Finally. This was the thought that popped into most Shakedown fans’ minds when the band announced that it was–after nearly five years–releasing its second album. Fans have waited…and waited…and waited. The first Shakedown EP From the Sandcastle, released in the fall of 2011, was a rock ‘n’ roll revelation. Blues infused rock bands like Rival Sons and the Stone Foxes were already around, but still–it was so unusual to hear a band playing the way they did. And suddenly, there was the Shakedown, shaking the rock genre back up. Wild Child came along in early 2013 as an affirmation of what many thought of From the Sandcastle–this was a band in which they could place their trust to carry rock forward. Perhaps that put an excessive amount of pressure on the band. Perhaps the comparisons listeners have for years drawn between lead singer Tyler Bryant and the late Stevie Ray Vaughan didn’t help. Perhaps the last few quiet years have simply been a result of power plays by record companies ill-fitted to serve a rock band in the 2010s. Most likely, it’s a combination of these factors and more.
When Tyler Bryant & the Shakedown announced their seven-track EP The Wayside two years ago, there was an uptake in fan enthusiasm. Yes! Now! But the EP didn’t lead to any additional new music, as many expected it would. Instead, the Shakedown spent 2016 and most of 2017 touring the world, sharing some very big stages with some very big rock acts. It’s been impressive: this small rock group from Nashville with only one full-length album, touring with the likes of AC/DC and Guns N’ Roses. Maybe that’s why expectations for this album were so high. In the social media age, five years isn’t simply five years, the way it used to be. Five years is forever.
So, what about the new album? How does it sound? This reviewer’s first impression of the band’s self-titled sophomore effort was that it was okay–but, before you readers go dissecting the implications of the word “okay,” let me finish. This is an album that grows with exposure. After the first couple of listens, tracks like “Don’t Mind the Blood” and “Weak and Weepin’” were the ones that initially jumped out as the album’s strongest offerings. But I wasn’t convinced; the songs were good, but they didn’t stand miles apart from the others on the record. Did that mean that none of the songs had sticking power? It wasn’t until I’d listened to the album another couple of times that I realized: once I turned the music off, every song on the record came back to me in different moments. There’s that part in “Jealous Me” when the prowling introduction breaks into the opening chorus, like a release of relief; the chorus in “Weak and Weepin’,” when Bryant’s singing makes it clear how personal the song really is for him; the gorgeously soulful sound of Bryant’s resonator in the opening bars of “Ramblin’ Bones” that pulls the band back to its blues roots. I’m not sure if there’s a hit on this record exactly (though “Don’t Mind the Blood,” “Weak and Weepin’” and “Aftershock” would be the songs with potential), but it has some great material.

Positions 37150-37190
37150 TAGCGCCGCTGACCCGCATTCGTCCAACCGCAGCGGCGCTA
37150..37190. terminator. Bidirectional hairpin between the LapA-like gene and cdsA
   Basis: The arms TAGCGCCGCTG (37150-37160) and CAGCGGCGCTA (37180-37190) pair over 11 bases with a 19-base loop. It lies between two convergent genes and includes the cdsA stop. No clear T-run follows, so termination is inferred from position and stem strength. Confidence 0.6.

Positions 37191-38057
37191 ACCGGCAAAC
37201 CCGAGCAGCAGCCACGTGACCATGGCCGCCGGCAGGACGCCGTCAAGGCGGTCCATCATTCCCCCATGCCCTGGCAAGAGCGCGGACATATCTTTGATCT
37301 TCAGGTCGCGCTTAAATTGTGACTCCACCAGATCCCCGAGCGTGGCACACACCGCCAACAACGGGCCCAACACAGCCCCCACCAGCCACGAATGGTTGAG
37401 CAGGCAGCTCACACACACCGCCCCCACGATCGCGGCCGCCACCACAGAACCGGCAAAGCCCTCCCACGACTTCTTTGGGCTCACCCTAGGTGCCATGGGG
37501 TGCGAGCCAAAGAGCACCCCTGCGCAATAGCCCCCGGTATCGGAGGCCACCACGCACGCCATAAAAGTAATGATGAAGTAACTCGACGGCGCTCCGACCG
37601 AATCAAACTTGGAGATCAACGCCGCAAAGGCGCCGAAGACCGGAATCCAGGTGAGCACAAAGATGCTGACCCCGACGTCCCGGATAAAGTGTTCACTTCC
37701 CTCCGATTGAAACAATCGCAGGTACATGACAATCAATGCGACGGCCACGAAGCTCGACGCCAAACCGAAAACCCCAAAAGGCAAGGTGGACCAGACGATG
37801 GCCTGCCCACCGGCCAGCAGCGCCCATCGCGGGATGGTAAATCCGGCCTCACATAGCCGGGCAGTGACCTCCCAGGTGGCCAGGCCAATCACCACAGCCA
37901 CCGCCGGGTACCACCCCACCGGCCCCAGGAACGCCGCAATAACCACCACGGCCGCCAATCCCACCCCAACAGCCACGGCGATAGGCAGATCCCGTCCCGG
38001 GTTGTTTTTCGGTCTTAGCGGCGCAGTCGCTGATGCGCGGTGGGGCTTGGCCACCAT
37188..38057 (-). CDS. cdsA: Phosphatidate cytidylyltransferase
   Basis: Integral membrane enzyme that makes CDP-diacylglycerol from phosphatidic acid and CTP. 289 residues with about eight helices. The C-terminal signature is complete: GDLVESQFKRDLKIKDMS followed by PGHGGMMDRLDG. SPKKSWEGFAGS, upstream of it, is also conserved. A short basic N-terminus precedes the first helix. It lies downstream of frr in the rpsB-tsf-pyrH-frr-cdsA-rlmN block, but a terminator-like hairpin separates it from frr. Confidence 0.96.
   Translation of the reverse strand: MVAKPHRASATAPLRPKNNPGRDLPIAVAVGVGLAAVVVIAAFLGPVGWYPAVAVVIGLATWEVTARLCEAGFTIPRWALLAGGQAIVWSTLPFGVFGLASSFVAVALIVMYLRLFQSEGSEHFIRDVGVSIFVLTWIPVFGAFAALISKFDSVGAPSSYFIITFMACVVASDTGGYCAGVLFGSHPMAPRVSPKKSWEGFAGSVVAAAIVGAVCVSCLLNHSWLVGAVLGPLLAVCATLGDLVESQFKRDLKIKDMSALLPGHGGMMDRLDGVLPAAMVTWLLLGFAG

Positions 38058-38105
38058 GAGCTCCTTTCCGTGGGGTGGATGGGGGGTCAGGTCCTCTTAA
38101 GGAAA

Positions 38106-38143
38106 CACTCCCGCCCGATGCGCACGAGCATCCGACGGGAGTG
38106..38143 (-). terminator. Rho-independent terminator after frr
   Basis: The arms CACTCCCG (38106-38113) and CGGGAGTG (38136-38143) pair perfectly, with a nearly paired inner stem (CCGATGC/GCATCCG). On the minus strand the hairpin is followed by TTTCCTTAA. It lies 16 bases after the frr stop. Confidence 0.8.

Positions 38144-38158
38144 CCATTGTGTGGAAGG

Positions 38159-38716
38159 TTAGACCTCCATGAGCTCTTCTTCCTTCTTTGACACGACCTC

As Bryant said in a recent interview with Blues Rock Review, “Lyrically, this feels like more of a personal album than anything we’ve done.” During that same interview, Bryant explained that the title track from The Wayside was the first case in which the Shakedown had really explored that personal realm of songwriting–and their fans loved it. This is why Bryant was interested in continuing that experiment on Tyler Bryant & the Shakedown. The result is a batch of songs with lyrical maturity, songs that delve deeper in an attempt to answer the question of what this band wants its identity to be, and how the musicians themselves want to progress. It’s rock ‘n’ roll–no doubt about that–but it’s mature rock, the kind that sticks with its listeners a little longer and carries with it the potential to affect them beyond the moment in which they have their first listen. The Shakedown are no longer the kids they were when they made Wild Child. Five years later, they’ve gained so much more experience with touring, navigating record label deals and writing music that speaks to who they are and the message they want to share with the world–and it has all benefited their music. Five long years–it really has been forever.
The Review: 8/10
Can’t Miss Tracks
– Don’t Mind the Blood
– Ramblin’ Bones
– Weak and Weepin’
The Big Hit
Review by Meghan Roos